Okay, another huge departure from the play. In the play, Rapunzel actually dies. She runs into the giant’s path and gets trampled, prompting the Witch to sing the same song you see Streep sing in the song after her daughter leaves her. Makes a lot more sense that she was so sad, right? In the movie, she seems a little selfish, whereas in the play, it is about the fact that the world is a scary place and as a parent, the Witch was just trying to protect her from the scary world by locking her away and it blew up in her face. In the play, she returns at the end to revise her “Children won’t lisen” refrain to “Children will listen.”
There are a lot of random ghosts in this movie, huh? Cinderella’s mom, the Baker’s wife, the random appearance of the Baker’s dad. What’s the deal?
You’re right. There are a lot of ghosts in the play too. But in the play Cinderella’s mom is more a voice in her head than a ghost. And in the play, well, the father character is a LOT more complicated.
You see, in the play there is an old guy who kid of pops up now and then that ends up being the Baker’s dad. To make things even weirder, this guy also plays the Narrator. Yeah, there is a guy who stands downstage and narrates the action, much like the Baker’s voice over does in the movie. At one point, the cast even decides to feed him to the giant in an attempt to get her to go away. I’m not kidding. So it isn’t as out of left field as in the movie. What I found especially strange is that the ghost dad shows up to deliver the moral of don’t repeat my mistakes, but they can’t invest the two minutes in singing “No More”, which is one of my favorite numbers from the show.
So, hopefully that explains some of the confusing spots. As for how to deal with the weirdly truncated second act…I don’t know if I have a good answer. I typically hate splitting books up into two movies, but in the case of “Into the Woods”, I really don’t know how you do it without having a Part I and a Part II and just releasing them maybe a month apart? For me, the first act is all fun, but the second act is where the morals and the life lessons get dispatched. While many things were cut from the first to squeeze down time, I feel like too much was sacrificed from the second for audiences unfamiliar with the show not to tear up during “No One Is Alone” or to feel the Witch’s heartbreak in her “Lament”. I laud the cast and crew for the attempt and give a massive shoutout to Anna Kendrick for making me care about Cinderella for the first time ever and Emily Blunt for putting a whole new spin on a role Joanna Gleason defined in her initial Broadway run. And I’ll give Meryl a good hustle, but I am sorry, I simply cannot agree that this movie wouldn’t have been infinitely better with the original Witch, Bernadette Peters, reprising her role, bewitching us with the songs that make this probably my favorite musical of all time.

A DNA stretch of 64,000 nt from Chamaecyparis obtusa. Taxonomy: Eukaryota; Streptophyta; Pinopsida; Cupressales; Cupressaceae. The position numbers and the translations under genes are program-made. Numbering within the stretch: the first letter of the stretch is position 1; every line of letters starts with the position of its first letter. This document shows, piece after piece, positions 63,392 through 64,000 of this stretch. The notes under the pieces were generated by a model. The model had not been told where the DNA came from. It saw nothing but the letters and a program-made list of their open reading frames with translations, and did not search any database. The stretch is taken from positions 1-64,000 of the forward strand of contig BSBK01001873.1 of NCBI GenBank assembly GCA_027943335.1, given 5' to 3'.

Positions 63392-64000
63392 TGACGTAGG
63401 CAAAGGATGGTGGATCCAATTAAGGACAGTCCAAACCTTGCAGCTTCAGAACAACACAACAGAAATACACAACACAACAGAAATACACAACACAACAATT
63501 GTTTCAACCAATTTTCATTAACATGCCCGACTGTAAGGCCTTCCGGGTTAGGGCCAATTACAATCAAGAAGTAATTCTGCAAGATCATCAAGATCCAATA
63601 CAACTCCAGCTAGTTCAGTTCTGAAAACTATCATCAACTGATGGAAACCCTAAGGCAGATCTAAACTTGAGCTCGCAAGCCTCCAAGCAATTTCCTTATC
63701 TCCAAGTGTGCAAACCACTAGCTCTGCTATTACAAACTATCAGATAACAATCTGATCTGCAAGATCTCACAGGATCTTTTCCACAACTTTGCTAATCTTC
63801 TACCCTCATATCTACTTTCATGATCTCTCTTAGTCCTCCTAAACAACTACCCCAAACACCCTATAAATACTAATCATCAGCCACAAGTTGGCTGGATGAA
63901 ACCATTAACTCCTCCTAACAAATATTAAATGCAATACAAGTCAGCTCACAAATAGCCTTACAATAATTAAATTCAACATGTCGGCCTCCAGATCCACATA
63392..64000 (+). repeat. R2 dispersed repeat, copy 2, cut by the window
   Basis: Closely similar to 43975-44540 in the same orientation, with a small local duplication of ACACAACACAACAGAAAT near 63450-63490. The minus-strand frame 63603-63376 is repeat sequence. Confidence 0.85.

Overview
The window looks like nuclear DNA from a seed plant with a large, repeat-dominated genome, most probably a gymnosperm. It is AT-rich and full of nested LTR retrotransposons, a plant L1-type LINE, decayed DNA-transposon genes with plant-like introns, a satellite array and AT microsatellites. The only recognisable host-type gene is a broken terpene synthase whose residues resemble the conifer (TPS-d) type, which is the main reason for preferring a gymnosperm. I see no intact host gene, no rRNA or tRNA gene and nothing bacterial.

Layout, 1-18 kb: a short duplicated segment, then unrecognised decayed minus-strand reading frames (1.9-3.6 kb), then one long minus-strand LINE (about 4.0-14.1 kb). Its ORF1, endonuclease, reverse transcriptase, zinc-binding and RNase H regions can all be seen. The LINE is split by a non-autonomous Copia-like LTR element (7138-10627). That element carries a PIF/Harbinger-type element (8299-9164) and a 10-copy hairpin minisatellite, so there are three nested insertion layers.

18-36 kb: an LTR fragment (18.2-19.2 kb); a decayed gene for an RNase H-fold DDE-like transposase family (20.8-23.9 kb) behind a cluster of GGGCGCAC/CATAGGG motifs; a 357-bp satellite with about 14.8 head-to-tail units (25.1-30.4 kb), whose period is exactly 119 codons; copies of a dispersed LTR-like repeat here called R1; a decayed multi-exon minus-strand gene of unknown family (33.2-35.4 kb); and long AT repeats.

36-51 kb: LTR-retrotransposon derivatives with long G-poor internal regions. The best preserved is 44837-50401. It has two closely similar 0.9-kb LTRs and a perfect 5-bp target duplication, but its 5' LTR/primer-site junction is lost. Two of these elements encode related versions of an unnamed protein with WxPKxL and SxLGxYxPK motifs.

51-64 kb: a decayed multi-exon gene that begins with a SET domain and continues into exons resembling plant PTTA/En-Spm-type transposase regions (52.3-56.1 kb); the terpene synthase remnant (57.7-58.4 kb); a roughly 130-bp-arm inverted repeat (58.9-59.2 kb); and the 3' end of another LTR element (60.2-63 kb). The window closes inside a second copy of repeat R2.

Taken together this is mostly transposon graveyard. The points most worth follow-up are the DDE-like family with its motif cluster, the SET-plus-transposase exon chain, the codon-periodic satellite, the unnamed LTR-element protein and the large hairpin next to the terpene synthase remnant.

If you are curious about the actual musical and it isn’t coming to your area any time soon, the Original Broadway Cast has a recording available for rental on Amazon and it really is a treasure to watch.
And in case you’re curious, this is “No More”, the song the Baker sings with his dad shortly before they try to kill the giant: